By Andris Pone – President, Coin Branding
As part of naming or renaming your brand, should you ever have a survey or contest in which the public can suggest names and vote on them?
Some might expect me to answer my own question with a categorical “no,” because members of the public are not naming experts, and things can go horribly wrong. After all, one of the problems with asking people for their opinion is that they’ll give it to you. As evidence of this phenomenon in action, look no further than Boaty McBoatface, described by the New York Times as having far and away the most votes in an online solicitation by a British government agency to name a $287-million polar research ship.
Diamond Resorts International is another organization to recently solicit online suggestions as they rename a recent acquisition, Club Intrawest. Diamond manages more than 350 vacation ownership resorts around the world; Club Intrawest is a timeshare vacation club with nine locations across North America. Judging from a webpage that was active until approximately 1pm today (the survey ended at 1159am), Diamond emailed its customers last month to ask for suggestions on a new name for Club Intrawest, and received more than 1,500 submissions.
Here is the shortlist of five names that Diamond derived from those suggestions, and presented for vote:
Which one is the best? I have no clue. You shouldn’t either. Not nearly enough information was provided to make such a decision. Hopefully, Diamond did some considerably deeper thinking than evidenced in the brief written explanations to each name that were provided on the webpage.
But I still voted. Twice, in fact. For two different names. And I did not even receive the original email, because I am not a Diamond or Club Intrawest customer. And so it seems that anyone in the world was able to access the voting page. I have no horse in this race, but you might surmise that Diamond’s competitors do. How many, if any, votes did they cast? Which should call to the attention of Diamond, which wisely is reserving the sole right to make the final decision, that their data may be suspect to say the least.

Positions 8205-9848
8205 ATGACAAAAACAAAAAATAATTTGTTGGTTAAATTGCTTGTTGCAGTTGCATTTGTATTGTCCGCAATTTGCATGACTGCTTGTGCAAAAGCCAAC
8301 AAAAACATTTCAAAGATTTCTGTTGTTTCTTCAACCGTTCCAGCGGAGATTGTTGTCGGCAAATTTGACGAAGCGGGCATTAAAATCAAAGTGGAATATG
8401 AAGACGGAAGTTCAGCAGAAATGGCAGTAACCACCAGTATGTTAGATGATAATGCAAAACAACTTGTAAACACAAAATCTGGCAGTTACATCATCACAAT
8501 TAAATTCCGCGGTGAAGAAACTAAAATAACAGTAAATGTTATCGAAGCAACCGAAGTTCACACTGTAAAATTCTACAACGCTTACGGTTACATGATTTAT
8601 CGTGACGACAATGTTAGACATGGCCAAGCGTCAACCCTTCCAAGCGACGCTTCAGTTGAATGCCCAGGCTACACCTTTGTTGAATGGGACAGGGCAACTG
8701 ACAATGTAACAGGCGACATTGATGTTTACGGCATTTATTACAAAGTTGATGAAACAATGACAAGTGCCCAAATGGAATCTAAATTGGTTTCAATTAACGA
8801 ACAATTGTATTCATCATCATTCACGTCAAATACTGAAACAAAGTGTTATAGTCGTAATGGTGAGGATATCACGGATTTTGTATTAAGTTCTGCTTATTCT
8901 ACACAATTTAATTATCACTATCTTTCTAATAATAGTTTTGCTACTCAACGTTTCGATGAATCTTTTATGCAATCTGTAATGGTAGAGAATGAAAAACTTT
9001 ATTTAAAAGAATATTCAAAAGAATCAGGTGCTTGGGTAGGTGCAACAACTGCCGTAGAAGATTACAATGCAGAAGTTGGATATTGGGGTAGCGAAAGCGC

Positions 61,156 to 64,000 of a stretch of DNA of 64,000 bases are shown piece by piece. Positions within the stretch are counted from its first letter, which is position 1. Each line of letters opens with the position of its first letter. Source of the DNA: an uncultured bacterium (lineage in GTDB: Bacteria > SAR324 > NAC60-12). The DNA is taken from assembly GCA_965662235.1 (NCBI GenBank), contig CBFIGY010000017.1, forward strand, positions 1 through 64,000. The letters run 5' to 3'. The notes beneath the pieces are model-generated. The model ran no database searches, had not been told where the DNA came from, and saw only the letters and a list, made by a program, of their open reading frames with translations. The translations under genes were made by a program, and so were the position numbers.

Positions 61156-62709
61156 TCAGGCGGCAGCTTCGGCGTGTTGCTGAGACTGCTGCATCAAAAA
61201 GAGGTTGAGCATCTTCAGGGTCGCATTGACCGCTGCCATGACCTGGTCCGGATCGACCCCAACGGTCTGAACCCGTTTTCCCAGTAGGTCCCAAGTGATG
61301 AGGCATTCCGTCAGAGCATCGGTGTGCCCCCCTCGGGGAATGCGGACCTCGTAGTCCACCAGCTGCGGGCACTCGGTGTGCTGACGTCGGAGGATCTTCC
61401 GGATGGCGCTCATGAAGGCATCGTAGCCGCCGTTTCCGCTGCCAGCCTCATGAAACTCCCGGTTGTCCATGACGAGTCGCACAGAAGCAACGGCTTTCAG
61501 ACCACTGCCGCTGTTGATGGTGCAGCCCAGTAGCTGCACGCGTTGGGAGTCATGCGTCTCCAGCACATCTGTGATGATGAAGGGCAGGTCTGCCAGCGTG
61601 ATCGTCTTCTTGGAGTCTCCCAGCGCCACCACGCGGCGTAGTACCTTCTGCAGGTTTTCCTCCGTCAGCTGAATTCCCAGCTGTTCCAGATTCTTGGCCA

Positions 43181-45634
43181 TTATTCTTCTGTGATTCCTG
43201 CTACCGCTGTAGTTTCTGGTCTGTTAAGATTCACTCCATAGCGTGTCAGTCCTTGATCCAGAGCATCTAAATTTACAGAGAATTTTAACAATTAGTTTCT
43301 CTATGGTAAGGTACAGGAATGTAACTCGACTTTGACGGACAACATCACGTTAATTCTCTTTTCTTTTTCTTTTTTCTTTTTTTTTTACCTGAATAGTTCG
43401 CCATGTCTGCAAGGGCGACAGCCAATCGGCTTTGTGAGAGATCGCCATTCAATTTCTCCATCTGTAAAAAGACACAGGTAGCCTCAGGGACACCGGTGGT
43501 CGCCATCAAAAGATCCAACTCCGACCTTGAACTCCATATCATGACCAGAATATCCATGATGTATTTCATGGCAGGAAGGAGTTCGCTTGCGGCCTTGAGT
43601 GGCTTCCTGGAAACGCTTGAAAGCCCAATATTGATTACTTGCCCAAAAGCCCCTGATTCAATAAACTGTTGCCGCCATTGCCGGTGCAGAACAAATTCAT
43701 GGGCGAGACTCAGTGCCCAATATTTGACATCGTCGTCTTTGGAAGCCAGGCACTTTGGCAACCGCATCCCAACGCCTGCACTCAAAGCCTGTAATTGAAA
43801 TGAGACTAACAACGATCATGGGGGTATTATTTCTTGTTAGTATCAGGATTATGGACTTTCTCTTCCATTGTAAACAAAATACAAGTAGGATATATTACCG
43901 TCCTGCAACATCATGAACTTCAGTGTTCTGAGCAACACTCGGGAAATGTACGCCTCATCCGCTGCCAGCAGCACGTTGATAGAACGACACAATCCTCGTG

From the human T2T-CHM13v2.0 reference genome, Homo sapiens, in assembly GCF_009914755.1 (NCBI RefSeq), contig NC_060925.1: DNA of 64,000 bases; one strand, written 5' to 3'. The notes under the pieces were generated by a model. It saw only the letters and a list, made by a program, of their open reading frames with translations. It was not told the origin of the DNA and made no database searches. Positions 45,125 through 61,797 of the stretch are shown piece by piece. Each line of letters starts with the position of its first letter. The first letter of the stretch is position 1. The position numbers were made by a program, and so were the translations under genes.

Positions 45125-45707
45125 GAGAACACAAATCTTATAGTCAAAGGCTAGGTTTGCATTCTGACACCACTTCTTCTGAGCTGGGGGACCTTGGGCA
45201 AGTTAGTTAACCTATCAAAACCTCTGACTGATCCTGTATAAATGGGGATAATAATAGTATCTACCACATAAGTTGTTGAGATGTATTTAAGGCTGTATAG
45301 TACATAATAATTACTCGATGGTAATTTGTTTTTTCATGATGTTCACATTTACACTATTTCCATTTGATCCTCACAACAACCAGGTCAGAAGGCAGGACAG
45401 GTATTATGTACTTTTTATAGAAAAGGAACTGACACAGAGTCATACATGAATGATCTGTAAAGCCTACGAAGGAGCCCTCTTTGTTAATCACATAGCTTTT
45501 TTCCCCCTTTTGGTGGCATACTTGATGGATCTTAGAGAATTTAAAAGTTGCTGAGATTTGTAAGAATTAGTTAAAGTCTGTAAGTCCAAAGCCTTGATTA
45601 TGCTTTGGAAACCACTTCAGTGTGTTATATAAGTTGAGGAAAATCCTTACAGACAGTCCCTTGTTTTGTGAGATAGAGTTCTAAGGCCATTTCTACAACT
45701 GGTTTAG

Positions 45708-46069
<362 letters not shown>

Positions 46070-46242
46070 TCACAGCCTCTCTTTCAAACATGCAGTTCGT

So here are some thoughts on why, and how, to run a survey in a way more likely to yield meaningful results.
Because you want to generate awareness and excitement around your new name and brand. Not because you expect to get a great name out of it.
I use the word “great” with caution because the true objective of any naming process should not be to produce a great name per se, but rather, to arrive at a name that does the crucial jobs that all great names do. It is against these jobs that you should frame up your naming contest/survey: if you are going to run one, make sure you give your audience some tools to make helpful suggestions. Here are the top five most important jobs:
TOP FIVE MOST IMPORTANT JOBS OF THE NAME
Great names are worthy of word-of-mouth. People like to say them and talk about them. Think Google and Kijiji.
2.Communicate the brand foundation.
What is the brand foundation – the core purpose, vision, mission, position, etc – of the former Club Intrawest? From what I saw before the survey webpage was taken down, none of this was articulated. The first rule of naming is that to name something, you have to know what it is. And in this case, we do not know what “it” is.
Of the names on the Diamond shortlist, only Embarc, because it is a coined name in which the “k” has been changed to a “c,” might be considered distinct. Any time your name is a real word (think of Xerox as a totally made-up one) distinctiveness is going to be more of a challenge.
Memorability is driven by factors including being short, easy to spell and say, and being meaningful. Again, think about Google. We are all biased because of our prodigious levels of exposure to this name, but how difficult was it to recall after hearing it for the first time? It veritably glued itself in the grey matter.
5.Leverage an existing naming system, or create a new one
What other names does Diamond have in its portfolio? Based on their survey webpage, we do not know. Yet we want to know, because we want to add value to Diamond’s entire portfolio of names, and create a network effect in which every name makes every other name more valuable. Think of the clever and funny names Ben & Jerry’s dreams up for its ice creams. Monikers like Cherry Garcia, Chunky Monkey and the Jimmy Fallon-themed The Tonight Dough perpetuate interest in their other flavours. Just imagine if they named their next ice cream Chocolate. Considered on its own, would that name inspire you to seek out the names of other flavours?
Obviously reserve the right to make the final decision and even ignore all suggestions, which naturally will be at your peril – but you’re the one who decided to ask for input. (So you might, just maybe, want to kill the contest idea and retain a professional)
And finally: know thy respondents. Tightly control the voting process. For example, you’ve got to be sure you know who’s casting votes, and how many times they are voting. If it’s your competitors, or people who don’t really feel a stake in your brand, you’re really messing with your objective of flattering and bonding with your actual and potential audience – an objective that, in the context of a naming contest, should be your greatest hope.